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Demand for food parcels increases almost five-fold in Europe’s oil capital

Aberdeen harbour
The covid-19 situation, coupled with the oil price plummet, will likely have a "significant impact" on the north-east economy, according to Derek Leith of EY

The number of food parcels being handed out in Aberdeen has has gone up almost five-fold in the past two years, according to a charity boss.

The surge in requests comes amid the global decline in oil price which has seen thousands of workers laid off.

Chief executive of the Aberdeen Food Bank Partnership David Simmers said while there has been an increase in the number of oil and gas workers seeking support they still only make up a smaller number of those looking for assistance.

Simmers said: “It has definitely had an impact. But to be clear, it’s still the minority of our beneficiaries. It’s the minority who are casualties of the downturn. Over the past year we have seen that shift taking place of new people coming in either people who have lost their jobs in the industry or people who worked In other industries but the decline has impacted on their positions.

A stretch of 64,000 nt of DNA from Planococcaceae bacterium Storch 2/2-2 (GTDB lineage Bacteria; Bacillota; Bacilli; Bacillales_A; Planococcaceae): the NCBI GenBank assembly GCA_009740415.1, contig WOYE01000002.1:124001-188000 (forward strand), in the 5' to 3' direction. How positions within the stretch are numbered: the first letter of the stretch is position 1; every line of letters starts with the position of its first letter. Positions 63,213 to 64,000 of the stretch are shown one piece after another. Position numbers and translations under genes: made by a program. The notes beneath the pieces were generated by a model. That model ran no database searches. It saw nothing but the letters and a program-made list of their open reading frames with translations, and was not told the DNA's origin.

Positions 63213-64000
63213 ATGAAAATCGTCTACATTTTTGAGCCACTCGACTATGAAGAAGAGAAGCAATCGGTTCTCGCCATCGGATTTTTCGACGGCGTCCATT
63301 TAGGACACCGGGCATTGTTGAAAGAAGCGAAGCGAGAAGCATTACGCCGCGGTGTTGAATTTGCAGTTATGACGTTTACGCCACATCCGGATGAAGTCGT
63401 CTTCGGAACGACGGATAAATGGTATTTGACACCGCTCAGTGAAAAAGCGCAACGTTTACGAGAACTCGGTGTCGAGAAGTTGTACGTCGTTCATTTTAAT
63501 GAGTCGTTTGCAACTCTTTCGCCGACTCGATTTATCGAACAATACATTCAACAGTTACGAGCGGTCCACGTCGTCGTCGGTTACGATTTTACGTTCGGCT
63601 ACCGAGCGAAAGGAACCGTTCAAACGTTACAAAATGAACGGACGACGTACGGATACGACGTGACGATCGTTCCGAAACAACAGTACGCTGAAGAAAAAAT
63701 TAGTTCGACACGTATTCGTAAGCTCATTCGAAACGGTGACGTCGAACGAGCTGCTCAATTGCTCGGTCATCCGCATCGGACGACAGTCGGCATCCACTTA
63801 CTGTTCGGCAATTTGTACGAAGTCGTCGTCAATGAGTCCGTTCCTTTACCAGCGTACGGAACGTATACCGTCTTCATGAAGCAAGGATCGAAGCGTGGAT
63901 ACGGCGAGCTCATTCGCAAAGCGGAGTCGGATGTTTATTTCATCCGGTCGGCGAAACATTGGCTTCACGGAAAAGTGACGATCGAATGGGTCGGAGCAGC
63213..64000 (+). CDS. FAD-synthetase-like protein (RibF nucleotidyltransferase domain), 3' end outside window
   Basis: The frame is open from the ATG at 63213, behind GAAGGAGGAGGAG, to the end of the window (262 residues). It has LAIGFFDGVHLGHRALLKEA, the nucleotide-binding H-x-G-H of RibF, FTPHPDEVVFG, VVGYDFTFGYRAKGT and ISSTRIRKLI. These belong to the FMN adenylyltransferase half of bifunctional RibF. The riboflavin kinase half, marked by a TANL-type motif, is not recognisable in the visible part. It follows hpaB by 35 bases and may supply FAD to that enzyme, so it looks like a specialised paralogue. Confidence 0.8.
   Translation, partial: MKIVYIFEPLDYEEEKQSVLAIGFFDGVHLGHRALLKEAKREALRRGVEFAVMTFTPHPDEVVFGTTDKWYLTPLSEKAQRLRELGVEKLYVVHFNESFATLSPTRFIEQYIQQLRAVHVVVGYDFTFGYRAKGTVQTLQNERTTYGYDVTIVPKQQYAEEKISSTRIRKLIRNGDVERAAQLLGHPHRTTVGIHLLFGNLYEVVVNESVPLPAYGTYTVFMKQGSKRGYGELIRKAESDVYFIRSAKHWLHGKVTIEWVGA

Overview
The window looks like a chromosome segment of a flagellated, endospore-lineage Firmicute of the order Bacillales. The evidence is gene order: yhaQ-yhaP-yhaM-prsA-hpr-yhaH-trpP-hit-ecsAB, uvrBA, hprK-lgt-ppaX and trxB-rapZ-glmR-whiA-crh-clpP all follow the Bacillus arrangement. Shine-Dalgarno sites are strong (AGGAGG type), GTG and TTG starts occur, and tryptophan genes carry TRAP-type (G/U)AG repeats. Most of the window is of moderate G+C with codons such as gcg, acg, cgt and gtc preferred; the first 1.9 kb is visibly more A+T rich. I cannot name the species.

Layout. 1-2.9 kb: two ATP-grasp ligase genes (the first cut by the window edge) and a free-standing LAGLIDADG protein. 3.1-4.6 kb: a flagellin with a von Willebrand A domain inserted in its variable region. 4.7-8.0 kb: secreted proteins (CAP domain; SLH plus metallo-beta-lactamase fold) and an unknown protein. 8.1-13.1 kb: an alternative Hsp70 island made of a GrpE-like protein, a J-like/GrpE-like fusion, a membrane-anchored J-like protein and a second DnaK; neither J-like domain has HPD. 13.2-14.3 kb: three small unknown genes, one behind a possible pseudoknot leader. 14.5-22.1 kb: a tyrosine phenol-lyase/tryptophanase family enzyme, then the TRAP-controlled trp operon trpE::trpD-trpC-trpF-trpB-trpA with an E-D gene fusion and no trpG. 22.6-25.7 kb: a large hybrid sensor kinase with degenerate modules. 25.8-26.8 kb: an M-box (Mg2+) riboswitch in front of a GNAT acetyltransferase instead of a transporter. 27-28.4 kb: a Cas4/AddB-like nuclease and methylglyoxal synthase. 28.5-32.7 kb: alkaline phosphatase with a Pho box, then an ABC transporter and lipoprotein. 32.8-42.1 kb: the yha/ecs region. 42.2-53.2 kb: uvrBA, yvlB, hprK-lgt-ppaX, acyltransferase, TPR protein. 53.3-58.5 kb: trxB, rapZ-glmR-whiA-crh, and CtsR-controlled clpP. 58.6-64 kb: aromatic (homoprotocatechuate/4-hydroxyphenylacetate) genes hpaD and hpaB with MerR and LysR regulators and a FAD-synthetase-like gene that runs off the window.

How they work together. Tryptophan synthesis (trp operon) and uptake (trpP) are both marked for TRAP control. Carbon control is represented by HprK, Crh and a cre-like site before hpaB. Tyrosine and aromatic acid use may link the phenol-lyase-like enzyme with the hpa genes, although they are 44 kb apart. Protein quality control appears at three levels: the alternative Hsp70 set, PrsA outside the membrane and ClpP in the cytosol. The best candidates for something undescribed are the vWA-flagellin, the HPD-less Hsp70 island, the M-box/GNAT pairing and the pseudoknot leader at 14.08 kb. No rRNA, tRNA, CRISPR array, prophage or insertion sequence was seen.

“Most of us are living beyond our means, we earn X amount but we spend Y and are using credit.

“Many of us are two, three pay checks away from financial trouble. People who were in reasonably well-paid jobs find themselves struggling with car payments and with house payments.”

Simmers said in 2014, there were 3,500 food parcels handed out, increasing to 10,000 in 2015.

The estimated number for 2016 is around 15,000 parcels.

The Food Banks Partnership Aberdeen has 37 member organisations have signed up so far – including Instant Neighbour and the Cyrenians – committed to supporting people in need.

As revealed by Energy Voice earlier this year, in the run-up to Christmas 2015, the partnership gave out nearly 300 parcels.

In December, the Trussell Trust, which also runs a food bank in Aberdeen, said there had been a 53% increase in demand for its food banks across Scotland between December 2013 and December 2014.

Its figures from the different council areas showed Aberdeen was up by 28%, from 221 to 283 referrals, while Aberdeenshire had shot up 261% from 123 to 444.

The Trussell Trust confirmed that more than 1,000 children across the north-east were referred to a foodbank between April and September in 2015.

There were 1,535 referrals in that period for Aberdeen and 1,155 for Aberdeenshire.

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